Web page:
I've written before about the relationship between faith and grief, but I haven't written much about what it's like to actually go to church after baby loss. I think that's mostly because people from my church will read this, and I don't want them to think that they've done something wrong or that I am picking on them. I also don't want extra looks or glances at each service. But I want to be honest:

While Ariella's death hasn't really shaken my faith, it has made going to church incredibly hard.

You see, there are plenty of things that make being at church hard. Babies born in the months before and after Ariella, including one who was born the week before. I see those babies growing up while knowing that I won't see my girl grow up. Women who were pregnant at the same time as me and with whom I had plenty of baby-related conversations. Those women have their babies in their arms, I do not. Advertisements for the two mothers groups that I had planned on attending, but now cannot do so. Seeing people get prayed for and healed (and rejoicing for them), while knowing that my baby girl wasn't healed.

I knew those things would be hard, but I underestimated how hard one other aspect of church would be: worship. In the 32 weeks since Ariella died, I've only managed a couple of weeks without tearing up (or bawling!) during worship. You see, so many songs that we sing talk about how Jesus has defeated the grave. I am so, so grateful that Jesus has done so, as it gives me the assurance of seeing Ariella again. But singing about the grave being defeated when I have literally lowered my daughter into her grave? Ouch. That hurts. Yes, I believe that Jesus has defeated death - one day it will be no more. But in the present day, death is all too real to me.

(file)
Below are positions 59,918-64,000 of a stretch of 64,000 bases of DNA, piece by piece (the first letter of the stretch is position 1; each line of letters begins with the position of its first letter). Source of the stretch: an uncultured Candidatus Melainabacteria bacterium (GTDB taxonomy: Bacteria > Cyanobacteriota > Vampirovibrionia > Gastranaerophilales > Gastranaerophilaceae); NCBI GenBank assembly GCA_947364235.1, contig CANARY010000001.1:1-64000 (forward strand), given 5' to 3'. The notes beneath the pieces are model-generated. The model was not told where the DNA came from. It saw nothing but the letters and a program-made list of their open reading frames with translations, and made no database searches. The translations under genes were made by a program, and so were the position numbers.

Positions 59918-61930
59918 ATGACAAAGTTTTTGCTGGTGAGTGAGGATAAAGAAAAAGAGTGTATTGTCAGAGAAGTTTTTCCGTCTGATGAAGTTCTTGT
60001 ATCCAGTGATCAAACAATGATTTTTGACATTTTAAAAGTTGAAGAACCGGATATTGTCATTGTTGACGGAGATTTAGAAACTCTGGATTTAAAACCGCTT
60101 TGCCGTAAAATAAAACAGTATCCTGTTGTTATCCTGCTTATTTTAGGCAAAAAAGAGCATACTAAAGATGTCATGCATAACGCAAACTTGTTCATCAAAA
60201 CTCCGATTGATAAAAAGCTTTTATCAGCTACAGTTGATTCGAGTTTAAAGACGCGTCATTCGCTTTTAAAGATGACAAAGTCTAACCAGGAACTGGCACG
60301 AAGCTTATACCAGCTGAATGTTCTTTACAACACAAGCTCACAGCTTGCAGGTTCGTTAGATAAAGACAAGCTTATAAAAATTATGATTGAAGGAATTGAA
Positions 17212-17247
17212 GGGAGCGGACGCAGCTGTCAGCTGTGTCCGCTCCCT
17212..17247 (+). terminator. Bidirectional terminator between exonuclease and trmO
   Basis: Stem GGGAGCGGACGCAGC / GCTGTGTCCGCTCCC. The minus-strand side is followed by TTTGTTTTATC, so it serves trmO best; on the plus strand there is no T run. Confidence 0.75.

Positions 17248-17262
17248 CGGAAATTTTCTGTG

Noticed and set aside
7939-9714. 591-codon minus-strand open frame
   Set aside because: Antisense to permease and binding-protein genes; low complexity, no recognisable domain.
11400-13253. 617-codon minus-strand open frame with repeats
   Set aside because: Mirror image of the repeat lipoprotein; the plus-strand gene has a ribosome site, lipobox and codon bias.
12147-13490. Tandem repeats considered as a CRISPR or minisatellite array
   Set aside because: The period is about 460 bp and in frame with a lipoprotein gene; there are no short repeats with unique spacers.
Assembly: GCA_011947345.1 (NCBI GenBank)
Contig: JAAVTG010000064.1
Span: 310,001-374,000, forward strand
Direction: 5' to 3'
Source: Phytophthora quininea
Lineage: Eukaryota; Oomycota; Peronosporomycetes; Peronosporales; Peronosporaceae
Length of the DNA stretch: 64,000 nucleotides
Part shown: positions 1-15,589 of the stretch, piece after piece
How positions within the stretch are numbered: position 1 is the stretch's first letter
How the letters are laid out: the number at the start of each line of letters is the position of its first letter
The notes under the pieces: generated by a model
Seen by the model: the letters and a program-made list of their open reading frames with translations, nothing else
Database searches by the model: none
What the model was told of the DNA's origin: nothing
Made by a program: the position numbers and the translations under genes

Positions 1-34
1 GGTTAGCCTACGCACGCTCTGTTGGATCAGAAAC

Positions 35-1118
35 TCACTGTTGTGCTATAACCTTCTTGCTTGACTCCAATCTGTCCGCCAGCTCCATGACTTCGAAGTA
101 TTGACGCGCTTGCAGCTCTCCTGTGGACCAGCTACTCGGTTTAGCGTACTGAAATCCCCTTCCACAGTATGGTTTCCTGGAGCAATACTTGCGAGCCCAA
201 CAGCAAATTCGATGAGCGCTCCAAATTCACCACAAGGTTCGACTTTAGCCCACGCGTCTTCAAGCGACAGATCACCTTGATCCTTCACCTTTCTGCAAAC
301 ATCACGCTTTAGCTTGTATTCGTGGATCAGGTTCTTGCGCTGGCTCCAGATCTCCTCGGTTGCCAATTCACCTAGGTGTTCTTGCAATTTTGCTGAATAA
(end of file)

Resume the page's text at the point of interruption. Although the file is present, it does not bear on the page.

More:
Then yesterday I heard this song:

I'm Still Yours - Kutless

If You washed away my vanity, if you took away my words, if all my world was swept away, would you be enough for me? Would my broken heart still sing?

When my life is not what I expected, the plans I made have failed, when there's nothing left to steal me away, will You be enough for me, will my broken heart still sing?

If I lost it all, would my hands stay lifted to the God who gives and takes away? If you take it all away, this life you've given, still my heart will sing.

Even if you take it all away, You'll never let me go. Take it all away, but I still know that I am Yours, I'm still Yours.